H*=((F_{max}/[(π/4)12D_{N}^{2}C_{d0}(1+(δ_{1}/δ_{0})^{2}])−ATM)/(ρ_{water}g) [7]
wherein: F_{max }is maximum available thrust;
Expression [7] is approximately equal to:
H*˜(F_{max}/(12D_{N}^{2})−ATM)/(ρ_{water}g). [8]
The present inventor also developed an expression for determining an “optimal” diameter D_{N}* of the projectile's nose given available thrust F and operating depth H. Optimal in a sense that, at the calculated nose diameter, the thrust is the threshold thrust.
D_{N}*=((F_{max}/(ρ_{water}gH+ATM))/[(π/4)D_{N}^{2}C_{d0}(1+(δ_{1}/δ_{0})^{2}])^{0.5 } [9]
wherein: F_{max }is maximum available thrust;
Expression (9) is approximately equal to:
H*=1/(12)^{0.5}(F_{max}/(ρ_{water}gH+ATM))^{0.5 } [10]
As discussed later in this specification, expressions [3], [4], [5]/[6], [7]/[8], and [9]/[10] can be used as the basis for various operating scenarios for the projectile.
For either of the two basic operating modalities disclosed above, an issue arises as to the most efficient way to implement method to achieve a specific goal. One example is what approach should be taken to minimize the time-to-target for a cavity-running projectile that is launched at high speed. A second example is what approach should be taken to minimize the amount of thrust required to travel a certain distance in a cavity-running mode.
FIGS. 5 and 6 depict a method for reducing arrival time at R of a supercavitation projectile by delaying thrust.
The present inventor recognized that when projectile 106 is launched, for example, from a deck-mounted launcher, it's velocity will be well in excess of the 100 mph or so that is required for sustaining supercavitation. As the projectile initially enters the water, it experiences high drag forces. These high drag forces persist until a vapor cavity fully develops around the projectile. Within the cavity, drag forces are much lower, but a relatively higher velocity results in a relatively higher drag on the projectile. As velocity rapidly decreases, drag forces decline, unless and until supercavitation is lost.
Given a powered projectile, the inventor recognized that in view of the foregoing considerations, the minimum time to target might not result from operating the projectile at maximum thrust. It turns out, in fact, that the best strategy for reducing time-to-target (or time of arrival) for a supercavitating projectile is actually to delay thrust. In particular, given a powered projectile that is launched at a speed well in excess of that required for supercavitation, the best strategy is launch, delay thrusting until the projectile is about to lose supercavitation, and then apply thrust slightly about the threshold amount that is required to maintain supercavitation.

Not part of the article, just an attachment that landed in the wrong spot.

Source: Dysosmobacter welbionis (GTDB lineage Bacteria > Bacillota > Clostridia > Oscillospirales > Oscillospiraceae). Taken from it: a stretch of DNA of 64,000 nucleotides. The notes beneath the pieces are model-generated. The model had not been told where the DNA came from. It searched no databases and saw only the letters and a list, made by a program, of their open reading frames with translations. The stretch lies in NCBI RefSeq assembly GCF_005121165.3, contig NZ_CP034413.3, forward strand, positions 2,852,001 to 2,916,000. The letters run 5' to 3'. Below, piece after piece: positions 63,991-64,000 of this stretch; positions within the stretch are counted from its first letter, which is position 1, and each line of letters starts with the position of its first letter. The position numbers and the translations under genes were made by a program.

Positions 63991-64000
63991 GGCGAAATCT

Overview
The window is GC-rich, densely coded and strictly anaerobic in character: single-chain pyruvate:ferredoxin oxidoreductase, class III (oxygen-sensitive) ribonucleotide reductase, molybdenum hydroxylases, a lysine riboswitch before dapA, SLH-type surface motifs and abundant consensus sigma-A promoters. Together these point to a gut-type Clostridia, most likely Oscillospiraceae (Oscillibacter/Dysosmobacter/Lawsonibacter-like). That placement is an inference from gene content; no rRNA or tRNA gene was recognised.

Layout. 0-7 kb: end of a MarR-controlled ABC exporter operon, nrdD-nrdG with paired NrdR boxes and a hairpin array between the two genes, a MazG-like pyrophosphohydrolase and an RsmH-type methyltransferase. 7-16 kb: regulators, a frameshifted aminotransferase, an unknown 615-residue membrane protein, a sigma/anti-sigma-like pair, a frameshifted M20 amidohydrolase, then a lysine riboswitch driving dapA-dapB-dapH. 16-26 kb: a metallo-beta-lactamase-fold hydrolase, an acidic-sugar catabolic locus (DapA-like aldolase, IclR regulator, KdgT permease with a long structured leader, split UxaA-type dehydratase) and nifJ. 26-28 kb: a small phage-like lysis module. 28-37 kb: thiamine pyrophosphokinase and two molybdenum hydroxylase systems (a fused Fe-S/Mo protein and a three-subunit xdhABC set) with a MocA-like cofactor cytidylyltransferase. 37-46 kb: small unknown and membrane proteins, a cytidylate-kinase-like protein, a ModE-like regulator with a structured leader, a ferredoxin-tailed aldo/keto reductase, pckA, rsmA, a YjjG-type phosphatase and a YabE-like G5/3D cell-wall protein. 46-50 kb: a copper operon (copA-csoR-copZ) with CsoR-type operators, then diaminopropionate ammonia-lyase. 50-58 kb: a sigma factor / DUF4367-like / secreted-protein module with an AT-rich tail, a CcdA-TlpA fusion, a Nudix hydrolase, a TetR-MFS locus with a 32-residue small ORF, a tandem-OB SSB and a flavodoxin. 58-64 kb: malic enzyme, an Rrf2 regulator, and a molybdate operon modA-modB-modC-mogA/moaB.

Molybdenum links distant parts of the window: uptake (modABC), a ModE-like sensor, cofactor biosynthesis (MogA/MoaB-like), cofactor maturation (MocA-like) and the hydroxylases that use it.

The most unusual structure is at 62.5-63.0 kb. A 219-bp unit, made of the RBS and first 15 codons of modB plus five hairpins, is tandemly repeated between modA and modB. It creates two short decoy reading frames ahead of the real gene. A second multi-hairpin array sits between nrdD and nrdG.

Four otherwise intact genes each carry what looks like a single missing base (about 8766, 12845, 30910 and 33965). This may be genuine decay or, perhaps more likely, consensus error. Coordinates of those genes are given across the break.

As depicted in FIGS. 5 and 6, the projectile is launched at an initial velocity V_{0 }that is well in excess of that required for supercavitation (operation 602), and the projectile is allowed to “glide” until the projectile's velocity drops to value cV_{sc }that is close to the minimum velocity V_{sc }required to maintain supercavitation (operation 604). That occurs at time t_{1 }after traveling distance R_{1}. At that time, thrust is applied to maintain near-minimum supercavitation velocity cV_{sc }(operation 606) for the distance R-R_{1}.
The inventor analytically derived formulae for the velocity and distance traveled by a cavity-running projectile with and without propulsion. Travel from time 0 to time t_{1 }is without thrust; t_{1 }is the time delay. The time t_{2}=(T−t_{1}) for traveling the remaining distance R-R_{1 }is derived. The projectile is propelled against drag due that is experienced in the cavity at velocity cV_{sc }for the time period t_{2}. The final expressions are obtained via calculus by obtaining and equating the first derivative of t_{1}+t_{2 }with respect to time t_{1}.
The times t_{1 }(previously supplied as expression [1]) and t_{2 }are given by:
t_{1}=[1/(KV_{c})]×[tan^{−1}(V_{0}/V_{c})−tan^{−1}(cV_{sc}/V_{c})] [1]
t_{2}=[R−(½K)×In[(V^{2}_{0}/V^{2}_{c})/(c^{2}V^{2}_{sc}+V^{2}_{c})]/(cV_{sc}) [11]
wherein: K=(π/8m)×ρ_{water }D_{N}^{2 }C_{d0};
Total time to impact (or arrival) T is t_{1}+t_{2 } [12]
And the distance traveled at t_{1 }is given by:
R_{1}=(½K)×In[(V^{2}_{0}/V^{2}_{C})/(V^{2}_{1}+V^{2}_{c})] [13]
Wherein V_{1}=cV_{sc}=V_{c}×tan [tan^{−1}(V_{0}/V_{c})−KV_{c}t_{1}] [14]
FIGS. 7 and 8 depict an efficient method for accelerating from rest (zero velocity) to supercavitation.
As depicted in FIGS. 7 and 8, the projectile is accelerated from rest at the maximum available thrust B_{max }(operation 802). The projectile is accelerated to supercavitation at velocity V_{sc}, which occurs at time t* (operation 804). Once in a cavity-running mode, thrust is reduced to the threshold thrust B_{ss}, which is the minimum amount of thrust that is required to maintain supercavitation (operation 806).
The inventor analogized the problem to a “charge-up” application of the switching techniques disclosed in U.S. Pat. No. 6,611,119 and co-pending patent application 12/119,991.
The time to switch from maximum thrust to threshold thrust (previously presented as expression [2] is given by the expression:
t*=(½K_{b})×In [(1+(2−ε)^{0.5})/(1−ε^{0.5})], [2]
wherein: K_{b}=(π/8m)×ρ_{water }D_{B}^{2 }C_{d0};
Threshold thrust B_{ss }is given by:
B_{ss}=2K_{n}(E_{s}+E_{c}), [15]
wherein: K_{n}=(π/8m)×ρ_{water }D_{N}^{2 }C_{d0 }
It is to be understood that the disclosure teaches just one example of the illustrative embodiment and that many variations of the invention can easily be devised by those skilled in the art after reading this disclosure and that the scope of the present invention is to be determined by the following claims.